India on World Rabies day on September 28 unveiled the National Action Plan for dog Mediated Rabies Elimination by 2030 (NAPRE)) for elimination of Dog mediated Rabies from the country by 2030.
Minister for Health and Family Welfare Mansukh Mandaviya and Union Minister of Fisheries, Animal Husbandry and Dairying Parshottam Rupala unveiled the National Action Plan for dog Mediated Rabies Elimination by 2030 (NAPRE) On the occasion of World Rabies Day,
The Ministers urged all the States and UTs to make Rabies a notifiable Disease.
Mandaviya noted; “Man is not an isolated animal and acquire diseases from animals who are also nestled in their environment. Outside of human purview, animals fight and amongst each other enabling viral transmission. Only a holistic approach to health keeping in mind human-animal interaction and their broader interaction with the environment can help alleviate such challenges.” He also observed that environmental factors like rainfall, heat-wave can also contribute to the trajectory of the pathogen and the disease which calls for more research and greater awareness in this area.
Reminding everyone of the outbreak of Corona virus, he said, “earlier people did not venture out beyond a radius of 20-25 kms which has drastically changed with the advent of modern life. This has facilitated an individual for overnight inter-continental travel with layovers enabling him to come in contact with a wide range of people of various backgrounds in different countries resulting in quick and uncontrolled transmission.”
Addressed the launch of the 'National Action Plan for Dog Mediated Rabies Elimination'
Through enhanced inter-ministerial coordination, emphasising One Health & building holistic ecosystem, Govt under PM @NarendraModi ji's leadership is moving towards eradicating rabies by 2030. pic.twitter.com/wqnlQwUjyo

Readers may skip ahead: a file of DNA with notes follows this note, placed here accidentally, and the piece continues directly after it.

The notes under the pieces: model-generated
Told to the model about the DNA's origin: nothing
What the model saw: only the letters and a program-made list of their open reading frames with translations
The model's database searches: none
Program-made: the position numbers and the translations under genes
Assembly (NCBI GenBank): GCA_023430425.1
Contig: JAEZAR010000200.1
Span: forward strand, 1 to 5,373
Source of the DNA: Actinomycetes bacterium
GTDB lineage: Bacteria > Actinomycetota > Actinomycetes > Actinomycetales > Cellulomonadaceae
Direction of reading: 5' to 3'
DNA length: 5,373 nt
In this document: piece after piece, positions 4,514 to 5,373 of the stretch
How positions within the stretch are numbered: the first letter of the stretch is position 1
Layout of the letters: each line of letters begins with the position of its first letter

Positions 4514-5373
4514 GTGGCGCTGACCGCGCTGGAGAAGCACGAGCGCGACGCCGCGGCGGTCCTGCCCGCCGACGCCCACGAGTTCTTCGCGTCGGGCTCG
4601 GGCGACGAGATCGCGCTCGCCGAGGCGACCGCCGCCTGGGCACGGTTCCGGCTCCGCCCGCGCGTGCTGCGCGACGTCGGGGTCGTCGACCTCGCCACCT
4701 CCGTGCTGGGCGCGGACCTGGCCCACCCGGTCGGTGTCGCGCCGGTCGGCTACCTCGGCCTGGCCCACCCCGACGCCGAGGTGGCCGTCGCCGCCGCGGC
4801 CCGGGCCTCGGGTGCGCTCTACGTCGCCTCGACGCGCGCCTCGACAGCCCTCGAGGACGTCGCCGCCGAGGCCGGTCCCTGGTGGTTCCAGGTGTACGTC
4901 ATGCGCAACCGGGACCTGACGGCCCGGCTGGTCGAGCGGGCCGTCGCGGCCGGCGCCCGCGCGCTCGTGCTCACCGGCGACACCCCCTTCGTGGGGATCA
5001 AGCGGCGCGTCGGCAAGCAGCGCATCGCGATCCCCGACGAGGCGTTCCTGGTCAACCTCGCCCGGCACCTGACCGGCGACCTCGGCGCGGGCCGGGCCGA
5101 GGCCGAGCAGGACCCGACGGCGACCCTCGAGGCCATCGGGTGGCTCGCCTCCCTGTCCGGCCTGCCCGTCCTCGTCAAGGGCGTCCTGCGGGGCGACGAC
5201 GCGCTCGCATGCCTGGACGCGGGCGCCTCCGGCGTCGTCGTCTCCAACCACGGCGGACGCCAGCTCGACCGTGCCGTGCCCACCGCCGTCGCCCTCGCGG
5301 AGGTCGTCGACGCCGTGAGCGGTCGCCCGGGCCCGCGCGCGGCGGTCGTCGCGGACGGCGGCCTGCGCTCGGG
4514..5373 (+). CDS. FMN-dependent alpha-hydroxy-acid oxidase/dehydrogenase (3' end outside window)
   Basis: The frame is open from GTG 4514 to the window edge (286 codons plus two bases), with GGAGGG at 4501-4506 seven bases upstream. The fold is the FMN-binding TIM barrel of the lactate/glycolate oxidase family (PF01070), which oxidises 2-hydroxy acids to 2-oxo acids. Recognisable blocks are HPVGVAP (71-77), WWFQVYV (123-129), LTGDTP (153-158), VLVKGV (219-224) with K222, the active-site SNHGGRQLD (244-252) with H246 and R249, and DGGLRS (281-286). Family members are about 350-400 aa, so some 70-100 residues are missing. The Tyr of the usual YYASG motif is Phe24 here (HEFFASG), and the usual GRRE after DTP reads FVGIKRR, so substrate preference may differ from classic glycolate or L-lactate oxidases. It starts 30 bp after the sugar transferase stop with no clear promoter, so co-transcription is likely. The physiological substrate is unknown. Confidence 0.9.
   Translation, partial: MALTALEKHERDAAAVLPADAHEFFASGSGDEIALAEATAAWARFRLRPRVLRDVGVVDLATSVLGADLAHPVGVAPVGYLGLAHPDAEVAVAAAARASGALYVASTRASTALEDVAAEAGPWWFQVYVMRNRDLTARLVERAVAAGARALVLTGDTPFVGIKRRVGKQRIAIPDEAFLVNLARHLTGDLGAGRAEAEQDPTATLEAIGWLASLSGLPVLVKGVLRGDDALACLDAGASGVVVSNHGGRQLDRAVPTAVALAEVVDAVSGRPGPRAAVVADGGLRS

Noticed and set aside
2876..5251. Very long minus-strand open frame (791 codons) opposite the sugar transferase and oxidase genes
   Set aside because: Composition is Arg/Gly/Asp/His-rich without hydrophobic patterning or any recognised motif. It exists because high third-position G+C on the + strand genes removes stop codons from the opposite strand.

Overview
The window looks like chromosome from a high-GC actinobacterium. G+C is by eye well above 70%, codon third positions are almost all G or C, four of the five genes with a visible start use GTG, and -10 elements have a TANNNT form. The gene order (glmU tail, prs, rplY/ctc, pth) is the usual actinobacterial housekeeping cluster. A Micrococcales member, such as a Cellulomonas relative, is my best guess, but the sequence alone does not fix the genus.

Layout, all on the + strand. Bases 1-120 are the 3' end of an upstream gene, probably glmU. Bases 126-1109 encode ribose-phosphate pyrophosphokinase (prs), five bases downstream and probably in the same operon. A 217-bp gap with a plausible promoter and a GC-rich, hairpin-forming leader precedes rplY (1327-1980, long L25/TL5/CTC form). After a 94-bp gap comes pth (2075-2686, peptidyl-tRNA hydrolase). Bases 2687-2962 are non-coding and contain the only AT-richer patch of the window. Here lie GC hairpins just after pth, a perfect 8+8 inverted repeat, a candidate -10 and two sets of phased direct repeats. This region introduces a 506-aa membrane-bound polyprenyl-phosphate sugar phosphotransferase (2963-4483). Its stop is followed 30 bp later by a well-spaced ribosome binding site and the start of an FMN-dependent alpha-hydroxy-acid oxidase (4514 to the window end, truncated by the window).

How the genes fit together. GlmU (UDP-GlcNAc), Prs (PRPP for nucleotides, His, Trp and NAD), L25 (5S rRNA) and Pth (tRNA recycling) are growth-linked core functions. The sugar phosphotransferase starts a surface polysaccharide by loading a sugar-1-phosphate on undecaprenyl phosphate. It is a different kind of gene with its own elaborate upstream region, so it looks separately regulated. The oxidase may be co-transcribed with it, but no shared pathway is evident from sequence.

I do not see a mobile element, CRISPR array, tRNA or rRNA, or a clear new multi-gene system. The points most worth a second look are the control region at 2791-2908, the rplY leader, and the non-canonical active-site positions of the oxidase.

— Mansukh Mandaviya (@mansukhmandviya) September 28, 2021
He also spoke on the human cost extracted by the disease. Drawing from his own experience of contracting a zoonotic disease while treating an animal, he acknowledged that most victims of the disease are those who in their most productive years of their life. “Zoonotic diseases like Rabies claims the lives of people in their prime denying the family of their earning member,” he said.
Rupala alerted those present of the menace of Rabies in rural life although villagers refer to the disease as ‘Hadakwa’ unfamiliar with the English name. He said, “The mere mention of ‘Hadakwa’ induces terror in rural areas. Villagers will actively come forward when they understand that Rabies translates to ‘Hadakwa’. They will actively help the government in this noble endeavour”. He advised the senior officials present to use the more familiar term ‘Hadakwa’ in popularizing the activities to be taken up under the Plan.
He also suggested undertaking extensive IEC to make people aware of the difference between vaccine and medicine with regard to Rabies; many people are confused and mistake the vaccine, a precautionary step with medicine, a curative solution after the onset of the disease. Although each Rabies death is preventable by vaccine, there are no medicines once the disease develops in a human.